September’s hottie of the month is Richard Cumberland, an eighteenth-century dramatist. He was born in 1732 and died in 1811. Cumberland was one of the most productive and important playwrights of the late eighteenth-century. Best known for his sentimental comedy The West Indian, Cumberland also penned a number of other successful plays, including The Brothers (1769), The Fashionable Lover (1772), The Jew (1794), and The Wheel of Fortune (1795).
As the dates of these plays suggest, Cumberland’s career is often divided into two parts. After devoting the 1780s to writing relatively unsuccessful tragedies, musical theater, religious poetry, and novels, the successful production of The Jew began the later phase of his career. Indeed, this comedy brought international renown: it was produced throughout Europe and America, was revived in throughout the nineteenth century, and was even translated into Hebrew and Yiddish. The play was adapted in 2000 by New York playwright Robert Armin as Sheva, the Benevolent. I’m currently writing about The Jew, a play that I think is totally fascinating.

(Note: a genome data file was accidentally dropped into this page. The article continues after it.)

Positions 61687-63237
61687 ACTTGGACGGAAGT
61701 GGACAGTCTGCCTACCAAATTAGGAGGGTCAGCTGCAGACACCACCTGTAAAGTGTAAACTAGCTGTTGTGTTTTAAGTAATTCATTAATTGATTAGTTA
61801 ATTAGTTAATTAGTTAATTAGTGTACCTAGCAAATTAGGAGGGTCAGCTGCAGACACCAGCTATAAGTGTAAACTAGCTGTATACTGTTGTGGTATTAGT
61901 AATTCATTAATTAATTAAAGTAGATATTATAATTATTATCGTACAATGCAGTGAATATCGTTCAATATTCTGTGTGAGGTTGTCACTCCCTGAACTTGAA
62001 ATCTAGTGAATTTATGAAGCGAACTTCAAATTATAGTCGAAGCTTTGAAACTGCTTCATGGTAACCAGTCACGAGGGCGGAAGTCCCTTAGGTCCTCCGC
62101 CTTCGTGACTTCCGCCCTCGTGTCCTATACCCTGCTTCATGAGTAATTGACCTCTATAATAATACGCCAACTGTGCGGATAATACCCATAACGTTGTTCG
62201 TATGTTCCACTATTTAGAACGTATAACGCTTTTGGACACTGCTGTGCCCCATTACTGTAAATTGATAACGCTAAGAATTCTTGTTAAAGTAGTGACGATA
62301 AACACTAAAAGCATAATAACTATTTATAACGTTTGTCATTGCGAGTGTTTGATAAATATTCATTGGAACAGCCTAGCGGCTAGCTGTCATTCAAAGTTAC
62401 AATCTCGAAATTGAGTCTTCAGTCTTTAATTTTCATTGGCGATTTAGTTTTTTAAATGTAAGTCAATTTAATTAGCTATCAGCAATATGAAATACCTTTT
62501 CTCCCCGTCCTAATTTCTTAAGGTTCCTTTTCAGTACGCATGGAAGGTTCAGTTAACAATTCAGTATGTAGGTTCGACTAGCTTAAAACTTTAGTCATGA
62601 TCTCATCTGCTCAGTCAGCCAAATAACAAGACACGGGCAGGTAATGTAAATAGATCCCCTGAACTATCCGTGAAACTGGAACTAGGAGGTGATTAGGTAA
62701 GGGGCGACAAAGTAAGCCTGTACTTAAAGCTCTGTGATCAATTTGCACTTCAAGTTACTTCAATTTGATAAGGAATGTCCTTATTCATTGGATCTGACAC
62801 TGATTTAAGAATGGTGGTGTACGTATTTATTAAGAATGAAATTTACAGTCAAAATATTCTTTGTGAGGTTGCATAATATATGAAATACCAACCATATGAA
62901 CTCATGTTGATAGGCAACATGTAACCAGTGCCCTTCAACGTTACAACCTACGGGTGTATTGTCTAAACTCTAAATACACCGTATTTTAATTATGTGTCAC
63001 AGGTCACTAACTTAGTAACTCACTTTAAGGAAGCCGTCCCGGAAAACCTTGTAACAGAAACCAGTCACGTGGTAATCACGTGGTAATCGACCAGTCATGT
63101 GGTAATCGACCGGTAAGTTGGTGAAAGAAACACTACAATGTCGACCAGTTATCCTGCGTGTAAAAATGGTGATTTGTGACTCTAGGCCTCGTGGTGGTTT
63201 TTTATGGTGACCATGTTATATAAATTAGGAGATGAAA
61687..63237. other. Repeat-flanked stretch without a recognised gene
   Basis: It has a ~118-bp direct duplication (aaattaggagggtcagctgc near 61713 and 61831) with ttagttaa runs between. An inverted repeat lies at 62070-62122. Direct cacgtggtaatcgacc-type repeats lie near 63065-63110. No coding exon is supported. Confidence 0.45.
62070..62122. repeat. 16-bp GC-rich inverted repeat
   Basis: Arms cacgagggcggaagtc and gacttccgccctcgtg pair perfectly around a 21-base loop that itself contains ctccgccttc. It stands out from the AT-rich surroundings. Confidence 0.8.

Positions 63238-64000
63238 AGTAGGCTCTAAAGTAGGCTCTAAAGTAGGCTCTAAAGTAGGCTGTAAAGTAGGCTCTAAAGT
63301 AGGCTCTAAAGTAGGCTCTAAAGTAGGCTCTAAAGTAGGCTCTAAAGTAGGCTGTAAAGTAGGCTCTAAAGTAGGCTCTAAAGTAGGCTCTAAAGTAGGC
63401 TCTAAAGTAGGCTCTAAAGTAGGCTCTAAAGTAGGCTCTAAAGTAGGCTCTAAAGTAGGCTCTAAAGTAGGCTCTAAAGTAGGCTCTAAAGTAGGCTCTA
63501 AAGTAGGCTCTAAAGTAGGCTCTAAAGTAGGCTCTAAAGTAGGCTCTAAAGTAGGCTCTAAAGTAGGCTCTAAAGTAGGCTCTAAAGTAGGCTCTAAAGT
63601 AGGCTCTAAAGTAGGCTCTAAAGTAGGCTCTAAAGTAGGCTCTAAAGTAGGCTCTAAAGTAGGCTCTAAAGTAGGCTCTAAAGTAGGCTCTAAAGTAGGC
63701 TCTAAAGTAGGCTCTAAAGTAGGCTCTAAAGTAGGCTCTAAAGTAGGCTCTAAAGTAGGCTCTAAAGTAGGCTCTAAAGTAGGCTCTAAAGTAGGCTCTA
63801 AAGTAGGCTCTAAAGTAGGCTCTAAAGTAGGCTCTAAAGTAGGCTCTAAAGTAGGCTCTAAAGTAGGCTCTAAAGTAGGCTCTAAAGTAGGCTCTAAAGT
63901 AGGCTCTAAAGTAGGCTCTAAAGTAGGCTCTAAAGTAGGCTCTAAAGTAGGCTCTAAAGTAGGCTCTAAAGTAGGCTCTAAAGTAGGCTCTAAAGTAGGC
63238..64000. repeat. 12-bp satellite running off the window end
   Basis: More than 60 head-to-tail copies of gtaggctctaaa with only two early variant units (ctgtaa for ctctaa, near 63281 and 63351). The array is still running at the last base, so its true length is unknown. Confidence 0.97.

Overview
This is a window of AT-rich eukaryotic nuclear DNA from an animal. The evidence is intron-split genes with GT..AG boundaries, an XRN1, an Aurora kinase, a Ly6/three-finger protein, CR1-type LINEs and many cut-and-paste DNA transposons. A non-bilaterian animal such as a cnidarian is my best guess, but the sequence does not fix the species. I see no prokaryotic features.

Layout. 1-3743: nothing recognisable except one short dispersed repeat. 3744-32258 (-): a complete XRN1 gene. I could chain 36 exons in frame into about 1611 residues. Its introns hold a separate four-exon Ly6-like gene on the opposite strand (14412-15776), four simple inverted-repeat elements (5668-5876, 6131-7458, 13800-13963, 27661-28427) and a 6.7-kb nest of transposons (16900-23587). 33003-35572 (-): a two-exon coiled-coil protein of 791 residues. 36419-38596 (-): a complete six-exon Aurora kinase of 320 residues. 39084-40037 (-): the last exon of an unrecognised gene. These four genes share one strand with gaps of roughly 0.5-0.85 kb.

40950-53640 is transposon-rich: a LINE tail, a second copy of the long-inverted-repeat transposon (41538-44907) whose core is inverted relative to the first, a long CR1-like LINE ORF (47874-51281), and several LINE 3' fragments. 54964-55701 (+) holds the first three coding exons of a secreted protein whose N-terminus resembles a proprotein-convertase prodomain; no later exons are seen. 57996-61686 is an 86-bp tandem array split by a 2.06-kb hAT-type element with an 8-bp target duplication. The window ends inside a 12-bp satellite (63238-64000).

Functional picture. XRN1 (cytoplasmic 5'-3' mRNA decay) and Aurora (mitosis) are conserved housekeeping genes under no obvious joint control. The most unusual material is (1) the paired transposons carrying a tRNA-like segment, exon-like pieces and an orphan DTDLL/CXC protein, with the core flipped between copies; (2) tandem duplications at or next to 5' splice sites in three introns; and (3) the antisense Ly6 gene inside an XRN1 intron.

Scholars generally agree that Cumberland’s goal in writing The Jew was to bring greater tolerance of Jews to English society. He worked to do this by depicting the title character’s humanity in his play. In choosing the literary vogue of sentimentalism to achieve this goal, Cumberland departed from traditional representations of Jews as villainous usurers bent on the murderous destruction of Christians, an image made famous by Shakespeare’s Shylock in The Merchant of Venice and perpetuated in anti-Semitic treatises and a wide range of literary works throughout the seventeenth and eighteenth centuries.